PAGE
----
The property market shows signs of stabilising, but "we are not out of the woods yet" when it comes to the rise of resale flat prices, said National Development Minister Khaw Boon yesterday.
He warned that prices could "rise beyond sustainable levels" because the global environment of low interest rates looks set to continue, owing to monetary expansion in the US and Europe.
The possibility prompted the Monetary Authority of Singapore (MAS) to restrict the length and size of home loans earlier this month, he told Parliament in response to MPs' questions on the affordability of HDB flats.
In his first comment on the curbs, Mr Khaw said the measures are to "encourage greater financial prudence among property purchasers".
He added: "This is a calibrated step to prevent excessive speculation."
The latest restrictions are the sixth round of cooling measures the Government has imposed since 2010.
All home loans are now capped at 35 years.
If a buyer wants a loan that extends past 30 years or beyond the re-employment age of 65, he must fork out in cash a down payment of 40 per cent for his first loan and 60 per cent for his second or subsequent home loans.
Mr Liang Eng Hwa (Holland-Bukit Timah GRC) asked Mr Khaw if there would be enough new flats to accommodate the entry of singles into the market.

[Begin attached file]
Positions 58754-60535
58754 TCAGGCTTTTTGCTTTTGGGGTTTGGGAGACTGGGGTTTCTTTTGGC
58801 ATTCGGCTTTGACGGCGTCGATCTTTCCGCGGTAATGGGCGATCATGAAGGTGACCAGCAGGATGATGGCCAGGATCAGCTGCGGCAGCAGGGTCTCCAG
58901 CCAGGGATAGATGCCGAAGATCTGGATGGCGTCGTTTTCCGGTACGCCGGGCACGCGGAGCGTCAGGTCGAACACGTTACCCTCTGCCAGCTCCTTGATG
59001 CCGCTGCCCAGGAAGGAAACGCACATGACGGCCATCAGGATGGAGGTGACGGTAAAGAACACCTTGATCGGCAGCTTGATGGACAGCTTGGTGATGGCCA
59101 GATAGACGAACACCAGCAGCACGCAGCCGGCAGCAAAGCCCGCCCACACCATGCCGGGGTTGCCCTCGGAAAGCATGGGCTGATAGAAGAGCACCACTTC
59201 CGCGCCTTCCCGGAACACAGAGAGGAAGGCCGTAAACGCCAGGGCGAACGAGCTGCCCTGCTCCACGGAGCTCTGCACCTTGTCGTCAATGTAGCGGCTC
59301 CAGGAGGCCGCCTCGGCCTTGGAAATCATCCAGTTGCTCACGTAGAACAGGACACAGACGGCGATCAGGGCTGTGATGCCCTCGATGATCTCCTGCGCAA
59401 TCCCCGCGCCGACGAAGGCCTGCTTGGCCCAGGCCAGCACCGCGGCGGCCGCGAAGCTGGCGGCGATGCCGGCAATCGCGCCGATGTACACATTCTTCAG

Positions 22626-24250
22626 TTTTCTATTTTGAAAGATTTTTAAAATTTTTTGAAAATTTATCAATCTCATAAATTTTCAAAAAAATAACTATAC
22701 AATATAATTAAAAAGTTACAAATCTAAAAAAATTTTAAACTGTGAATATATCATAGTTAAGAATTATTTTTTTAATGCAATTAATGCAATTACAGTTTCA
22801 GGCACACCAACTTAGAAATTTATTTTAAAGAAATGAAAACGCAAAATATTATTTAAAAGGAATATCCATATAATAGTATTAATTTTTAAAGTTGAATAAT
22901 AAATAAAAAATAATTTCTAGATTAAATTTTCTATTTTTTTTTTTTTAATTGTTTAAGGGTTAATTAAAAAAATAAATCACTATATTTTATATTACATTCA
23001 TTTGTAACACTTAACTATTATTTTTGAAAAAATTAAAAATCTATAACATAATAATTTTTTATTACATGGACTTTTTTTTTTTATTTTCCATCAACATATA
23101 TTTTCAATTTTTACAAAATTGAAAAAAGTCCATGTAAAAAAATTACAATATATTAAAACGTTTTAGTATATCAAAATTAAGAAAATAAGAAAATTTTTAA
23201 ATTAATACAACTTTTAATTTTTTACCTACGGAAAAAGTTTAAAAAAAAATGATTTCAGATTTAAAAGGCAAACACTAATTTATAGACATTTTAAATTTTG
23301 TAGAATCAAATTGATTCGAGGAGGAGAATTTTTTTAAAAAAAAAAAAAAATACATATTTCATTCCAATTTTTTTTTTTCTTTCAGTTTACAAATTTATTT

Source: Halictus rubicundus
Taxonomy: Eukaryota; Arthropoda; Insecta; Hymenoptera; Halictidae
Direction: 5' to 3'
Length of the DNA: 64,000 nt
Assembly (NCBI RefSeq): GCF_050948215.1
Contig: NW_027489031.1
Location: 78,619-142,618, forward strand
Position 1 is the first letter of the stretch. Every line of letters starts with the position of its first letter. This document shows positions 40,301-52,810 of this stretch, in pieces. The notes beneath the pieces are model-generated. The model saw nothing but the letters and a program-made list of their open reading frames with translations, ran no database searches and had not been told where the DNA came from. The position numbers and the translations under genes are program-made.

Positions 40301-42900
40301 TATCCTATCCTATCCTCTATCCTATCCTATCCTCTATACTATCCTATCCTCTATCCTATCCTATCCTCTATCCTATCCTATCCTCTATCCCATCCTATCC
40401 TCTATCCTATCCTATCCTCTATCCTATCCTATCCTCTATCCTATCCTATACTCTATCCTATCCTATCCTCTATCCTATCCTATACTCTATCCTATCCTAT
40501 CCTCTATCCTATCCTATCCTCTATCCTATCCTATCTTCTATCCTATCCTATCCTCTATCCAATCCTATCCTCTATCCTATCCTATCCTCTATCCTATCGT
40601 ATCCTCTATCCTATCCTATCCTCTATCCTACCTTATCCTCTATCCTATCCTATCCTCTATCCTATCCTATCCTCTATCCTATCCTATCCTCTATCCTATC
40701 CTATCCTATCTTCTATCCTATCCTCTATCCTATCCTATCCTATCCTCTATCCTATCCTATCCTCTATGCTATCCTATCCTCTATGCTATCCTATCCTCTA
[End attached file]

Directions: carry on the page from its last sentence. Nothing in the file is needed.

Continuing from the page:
Singles, hitherto restricted to resale flats, will soon be allowed to buy new flats from the board, which has yet to announce the criteria they must meet.
Mr Liang also asked if the Housing Board would consider building and holding a buffer stock of flats to meet unanticipated demand.
Mr Khaw said that the HDB had planned to roll out 25,000 new flats last year and again this year.
This would provide a buffer over and above the 15,000 families that are formed every year.
The planned supply would be "winding down" now, but the incipient entry of singles into the market has led him to ramp it up instead.
Last month, HDB said this year's supply would be raised to 27,000 flats.
But it is "very hard to put a figure on how much we should cater for singles", Mr Khaw said
In response to Mr Zaqy Mohamad (Chua Chu Kang GRC) and Ms Foo Mee Har (West Coast GRC), he said the rise in resale prices is not at an unacceptable level.
What is an "acceptable resale index" depends on the economy, he added.
"If prices remain unaffordable, that means people cannot afford to buy (property), then there will be no buyers and there will be no market."